Can Muslims be Freemasons?


Jean Moreau

Jean Moreau, born in Paris in 1938, is a professor of philology, a writer and socially engaged. He is a member of the Grand Orient de France, where he is lodge master and chapter director. He is also a member of the editorial board of the Masonic magazines Humanisme and Le Maillon.

Freemasonry in France is often perceived as a powerful network whose influence extends to the top of the French state. This causes concern. In doing so, she is often misunderstood: She herself sees her specialty not only in relation to the republican values ​​of freedom and secularity, but also in her connection between spirituality and social commitment.

Facade of the Freemasonry Museum in Paris and seat of the Grand Orient de France Lodge. (& copy Guilhem Vellut)
Freemasonry is a social phenomenon with a universalistic and humanistic orientation, based on the ideals of brotherhood and solidarity. In Great Britain, where the covenant came into being in the 18th century, as in the USA, it is part of the establishment. This is not the case in France, where grand lodges (associations of lodges, i.e. locally anchored Masonic associations that share the same principles) are organized according to the principle of the Associations Act of 1901. It is true that Freemasonry is often perceived as a particularly influential movement in the political sphere. (The major French magazines regularly publish reports on the apparently opaque Freemasonry, which is the subject of diverse fantasies.) In fact, however, it is far from the unity and influence that the inherent myth of a powerful network assumes. On the contrary: It is precisely their complexity that is characteristic of Freemasonry.

Many well-known figures in French history were Freemasons: For example, General Marie-Joseph La Fayette (1757-1834), liberal aristocrat who played a key role in the American War of Independence and the French Revolution (in 1789, he submitted a draft declaration of human rights to the French parliament ); the revolutionary Camille Desmoulins (1760-1794), who played a decisive role in the uprisings in Paris in the summer of 1789 and in the overthrow of the monarchy on August 10, 1792; the politician Victor Schœlcher (1804-1893), one of the most important opponents of the slave trade in the colonies, which he abolished as Minister of the Navy in 1848; Léon Gambetta (1838-1882), leader of the republican ideal, who as President of the Chamber (1879-81) and Prime Minister (1881-82), albeit unsuccessfully, campaigned for the introduction of an income tax and the recognition of trade union law ; Jules Ferry (1832-1893), who, as education minister, founded the free, compulsory and secular school system; as well as the elementary school teacher Georges Lapierre (1886-1945), trade unionist and resistance fighter during the Second World War, who campaigned for the deletion of warmongering passages in school books.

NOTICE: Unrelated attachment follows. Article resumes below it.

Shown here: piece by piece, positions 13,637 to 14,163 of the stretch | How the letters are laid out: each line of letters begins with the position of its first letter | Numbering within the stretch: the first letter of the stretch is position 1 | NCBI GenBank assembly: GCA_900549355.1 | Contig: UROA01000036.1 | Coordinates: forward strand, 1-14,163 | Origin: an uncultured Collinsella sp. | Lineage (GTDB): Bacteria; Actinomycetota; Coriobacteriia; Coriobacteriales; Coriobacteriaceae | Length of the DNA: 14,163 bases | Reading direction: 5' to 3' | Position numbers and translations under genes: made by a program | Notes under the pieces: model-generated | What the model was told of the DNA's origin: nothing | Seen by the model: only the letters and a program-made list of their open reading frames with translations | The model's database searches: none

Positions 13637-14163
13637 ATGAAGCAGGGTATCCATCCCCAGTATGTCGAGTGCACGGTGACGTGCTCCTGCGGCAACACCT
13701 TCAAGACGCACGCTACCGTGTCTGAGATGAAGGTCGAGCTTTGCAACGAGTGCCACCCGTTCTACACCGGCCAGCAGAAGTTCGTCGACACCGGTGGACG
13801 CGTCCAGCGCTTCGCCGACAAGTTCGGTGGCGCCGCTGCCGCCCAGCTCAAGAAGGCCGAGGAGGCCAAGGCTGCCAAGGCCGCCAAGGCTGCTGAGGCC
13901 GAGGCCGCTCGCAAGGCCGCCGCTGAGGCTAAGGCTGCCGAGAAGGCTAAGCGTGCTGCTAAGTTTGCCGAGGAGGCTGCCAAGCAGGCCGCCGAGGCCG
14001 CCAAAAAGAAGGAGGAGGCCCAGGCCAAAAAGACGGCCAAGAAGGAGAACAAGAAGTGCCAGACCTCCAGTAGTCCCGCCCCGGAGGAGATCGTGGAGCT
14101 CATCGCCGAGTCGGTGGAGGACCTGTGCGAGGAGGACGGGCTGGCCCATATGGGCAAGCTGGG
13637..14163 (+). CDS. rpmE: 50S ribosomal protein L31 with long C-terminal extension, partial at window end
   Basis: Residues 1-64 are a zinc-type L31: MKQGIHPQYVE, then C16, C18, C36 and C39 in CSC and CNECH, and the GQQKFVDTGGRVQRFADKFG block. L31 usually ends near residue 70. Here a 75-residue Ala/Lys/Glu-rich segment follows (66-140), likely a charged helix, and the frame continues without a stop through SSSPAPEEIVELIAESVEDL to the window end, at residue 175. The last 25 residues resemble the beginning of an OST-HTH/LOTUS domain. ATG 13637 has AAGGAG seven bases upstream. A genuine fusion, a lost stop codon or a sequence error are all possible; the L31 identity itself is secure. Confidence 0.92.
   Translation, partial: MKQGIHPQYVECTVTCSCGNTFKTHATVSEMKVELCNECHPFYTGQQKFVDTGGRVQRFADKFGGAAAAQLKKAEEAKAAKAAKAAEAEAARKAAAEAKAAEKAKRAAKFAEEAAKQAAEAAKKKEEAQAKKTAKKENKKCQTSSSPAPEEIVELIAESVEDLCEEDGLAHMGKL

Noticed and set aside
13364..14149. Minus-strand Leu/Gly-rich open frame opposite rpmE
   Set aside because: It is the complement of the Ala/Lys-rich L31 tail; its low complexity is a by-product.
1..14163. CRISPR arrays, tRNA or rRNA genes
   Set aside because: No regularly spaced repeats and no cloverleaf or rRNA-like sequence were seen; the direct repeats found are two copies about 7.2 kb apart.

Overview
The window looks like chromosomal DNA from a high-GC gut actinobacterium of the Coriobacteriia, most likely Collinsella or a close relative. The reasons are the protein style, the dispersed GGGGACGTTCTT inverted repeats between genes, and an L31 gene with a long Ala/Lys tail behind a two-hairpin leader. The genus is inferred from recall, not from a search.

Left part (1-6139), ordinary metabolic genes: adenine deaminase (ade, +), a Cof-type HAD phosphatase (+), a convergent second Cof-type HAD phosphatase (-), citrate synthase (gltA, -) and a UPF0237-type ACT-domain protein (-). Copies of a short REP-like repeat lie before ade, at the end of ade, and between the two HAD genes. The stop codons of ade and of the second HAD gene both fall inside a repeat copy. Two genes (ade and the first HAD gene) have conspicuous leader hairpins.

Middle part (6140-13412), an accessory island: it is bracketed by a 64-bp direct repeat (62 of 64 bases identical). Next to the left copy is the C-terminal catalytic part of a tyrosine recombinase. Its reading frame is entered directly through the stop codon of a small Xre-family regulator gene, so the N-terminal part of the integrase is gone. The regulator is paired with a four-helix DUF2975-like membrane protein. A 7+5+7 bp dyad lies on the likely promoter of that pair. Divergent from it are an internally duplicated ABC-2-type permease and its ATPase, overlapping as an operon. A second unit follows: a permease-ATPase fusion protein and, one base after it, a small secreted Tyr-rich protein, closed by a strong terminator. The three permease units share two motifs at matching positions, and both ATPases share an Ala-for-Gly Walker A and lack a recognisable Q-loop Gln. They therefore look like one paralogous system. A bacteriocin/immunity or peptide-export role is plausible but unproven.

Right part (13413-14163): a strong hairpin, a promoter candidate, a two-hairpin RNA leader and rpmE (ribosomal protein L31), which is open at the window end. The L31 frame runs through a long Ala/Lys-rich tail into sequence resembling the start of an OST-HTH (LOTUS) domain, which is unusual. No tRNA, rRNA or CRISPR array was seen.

Even today, some Freemasons hold responsible positions in politics and business, such as the
Defense Minister Jean-Yves le Drian together with François Hollande in front of the Elysée Palace. (& copy picture-alliance)
Socialist Defense Minister Jean-Yves Le Drian (since 2012) and the Conservative Labor Minister Xavier Bertrand (2010-2012), but also in the field of culture and science. However, since most Freemasons do not make their membership public or even deny it, it is difficult to give specific names. Among the approximately 150,400 French Freemasons (the official numbers vary depending on how they are counted) there are also numerous anonymous members who strive to spread their ideals outside the temple through individual or collective activities. Freemasons mainly belong to the middle class and the upper middle class, not least because of the membership fees to be paid. Membership is accompanied by an obligation to attend a certain number of meetings.

Liberty, equality, fraternity